Relay for Life announces changes to improve the 2019 event

Participants circle the Southington High School track during last year’s relay for life event. This year’s relay will be held from May 31 to June 1.

By SHERIDAN ROY

STAFF WRITER

The 21st Southington Relay for Life has hit the ground running with a kick-off event on Jan. 23 to discuss changes, new ideas, and to bring teams together. This year’s event will begin on Friday, May 31 and end on Saturday, June 1.

The biggest change this year is the timing. In the past, the Relay has always been a 24-hour event, however event coordinator Joyce MacAloon recognized that was a difficult time commitment to make for many participants. This year, the Relay will begin at 4 p.m. and finish up at 9:30 a.m.

“We realize that everybody is so busy, and there are many other causes that this community wants to give time and resources to,” said MacAloon. “We want to spread the wealth.”

At Relay for Life, teams camp overnight. The idea is to have at least one team member on the track for the entirety of the event to represent the team. Relay for Life officials hope with the condensed timeframe, more participants will join.

“The more you’re out on that track, the more you experience what [cancer patients] go through,” said MacAloon. There will also be raffles and other activities throughout the night to encourage teams to participate.

The theme for the 21st year is board games. With a tagline, “Game on, Cancer: Join the Fight and Find a Cure,” each team will pick a board game and make their own tag line that play’s on the game’s objective.

Torree Saunders and Patricia Justice, 10-year veterans of the Southington Relay, are forming their own team for the first time this year.

“The Relay is a lot of fun and there are activities for everyone,” said Justice. “A couple of family members had cancer, and this is one way to support them, and to also listen to other people’s stories.”

Saunders said she looks forward to coming with family each year and spreading awareness for those battling cancer. “The more awareness, the better,” she said.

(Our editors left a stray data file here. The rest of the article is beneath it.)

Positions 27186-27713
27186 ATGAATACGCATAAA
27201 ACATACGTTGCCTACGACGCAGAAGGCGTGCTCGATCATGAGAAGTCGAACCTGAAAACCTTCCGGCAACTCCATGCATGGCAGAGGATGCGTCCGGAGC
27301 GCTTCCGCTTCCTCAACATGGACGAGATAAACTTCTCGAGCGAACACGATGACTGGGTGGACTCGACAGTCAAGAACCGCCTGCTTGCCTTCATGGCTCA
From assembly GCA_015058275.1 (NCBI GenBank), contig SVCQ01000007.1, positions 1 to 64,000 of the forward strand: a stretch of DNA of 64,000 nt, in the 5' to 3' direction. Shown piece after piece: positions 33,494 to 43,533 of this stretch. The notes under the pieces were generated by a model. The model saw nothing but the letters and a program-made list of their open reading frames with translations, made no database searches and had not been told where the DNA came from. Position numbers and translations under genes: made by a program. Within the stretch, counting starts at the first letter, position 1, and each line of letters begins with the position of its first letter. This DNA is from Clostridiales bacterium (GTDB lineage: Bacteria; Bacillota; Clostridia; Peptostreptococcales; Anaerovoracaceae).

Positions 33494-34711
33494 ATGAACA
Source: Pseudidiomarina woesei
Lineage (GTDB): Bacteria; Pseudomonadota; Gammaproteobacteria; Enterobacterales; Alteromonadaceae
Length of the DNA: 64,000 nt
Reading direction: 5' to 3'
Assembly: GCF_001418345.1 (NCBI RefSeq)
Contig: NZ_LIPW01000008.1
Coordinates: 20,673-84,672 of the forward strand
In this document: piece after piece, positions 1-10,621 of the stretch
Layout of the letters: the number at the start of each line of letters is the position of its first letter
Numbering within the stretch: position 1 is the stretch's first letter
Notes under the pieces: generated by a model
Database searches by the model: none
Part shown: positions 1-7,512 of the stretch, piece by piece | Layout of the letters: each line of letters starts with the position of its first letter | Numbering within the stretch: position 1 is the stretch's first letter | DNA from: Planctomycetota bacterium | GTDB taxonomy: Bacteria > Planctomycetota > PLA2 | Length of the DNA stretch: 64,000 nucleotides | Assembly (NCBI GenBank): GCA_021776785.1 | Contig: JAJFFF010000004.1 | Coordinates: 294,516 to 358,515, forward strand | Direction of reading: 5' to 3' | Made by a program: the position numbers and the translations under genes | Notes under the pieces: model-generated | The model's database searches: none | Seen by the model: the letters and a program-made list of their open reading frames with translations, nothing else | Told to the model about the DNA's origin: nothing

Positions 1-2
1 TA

According to senior manager of the American Cancer Association Alexis Maliga, the cancer death rate has declined by 27 percent since 1991.

“So much of that is because of events like this that help to provide treatment and support,” she said. “That translates to hundreds of thousands of lives saved.”

One of Southington’s long-time Relay participants, Jean Rose, comes back every year because she understands what that support means for someone with cancer.

“I am a survivor of breast cancer. I had it for 17 years,” said Rose. “My team name is ‘Jean’s Angels in Action.’ My family and friends are my angels. They were my support when I was suffering.”

Jean’s Angels in Action usually features around 25 team members.

Leading up to the Relay, there will be a number of fundraising opportunities through local businesses who wish to support the cause. There are already some fundraisers in the works, including “Hopes on the Slopes” through Mount Southington, and a family bowling night. A portion of the proceeds at these events will support the Relay. More details are to come.

Committee meetings will be held on Tuesdays, Feb. 5, March 5, April 2, May 7, and May 21, 6 to 7 p.m. at Southington High School. Team meetings and registration will follow, from 7 to 8 p.m.

To follow along on Facebook, visit www.facebook.com/SouthingtonRFL, or visit www.acsevents.org and search for Southington. Sign up as a participant on www.acsevents.org.  

Leave a Reply